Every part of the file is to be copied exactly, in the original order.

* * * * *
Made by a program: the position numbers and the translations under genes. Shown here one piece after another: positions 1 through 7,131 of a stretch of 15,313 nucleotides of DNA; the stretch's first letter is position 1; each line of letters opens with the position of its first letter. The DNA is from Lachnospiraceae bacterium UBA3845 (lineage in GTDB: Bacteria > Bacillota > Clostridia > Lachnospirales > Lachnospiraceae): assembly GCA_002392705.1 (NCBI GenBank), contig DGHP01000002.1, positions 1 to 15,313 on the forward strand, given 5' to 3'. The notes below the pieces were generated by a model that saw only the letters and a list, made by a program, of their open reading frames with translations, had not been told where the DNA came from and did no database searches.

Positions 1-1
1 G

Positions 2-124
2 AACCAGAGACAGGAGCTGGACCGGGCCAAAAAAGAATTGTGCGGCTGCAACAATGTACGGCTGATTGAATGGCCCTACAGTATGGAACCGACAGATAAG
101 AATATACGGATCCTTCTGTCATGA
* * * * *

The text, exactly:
Made by a program: the position numbers and the translations under genes. Shown here one piece after another: positions 1 through 7,131 of a stretch of 15,313 nucleotides of DNA; the stretch's first letter is position 1; each line of letters opens with the position of its first letter. The DNA is from Lachnospiraceae bacterium UBA3845 (lineage in GTDB: Bacteria > Bacillota > Clostridia > Lachnospirales > Lachnospiraceae): assembly GCA_002392705.1 (NCBI GenBank), contig DGHP01000002.1, positions 1 to 15,313 on the forward strand, given 5' to 3'. The notes below the pieces were generated by a model that saw only the letters and a list, made by a program, of their open reading frames with translations, had not been told where the DNA came from and did no database searches.

Positions 1-1
1 G

Positions 2-124
2 AACCAGAGACAGGAGCTGGACCGGGCCAAAAAAGAATTGTGCGGCTGCAACAATGTACGGCTGATTGAATGGCCCTACAGTATGGAACCGACAGATAAG
101 AATATACGGATCCTTCTGTCATGA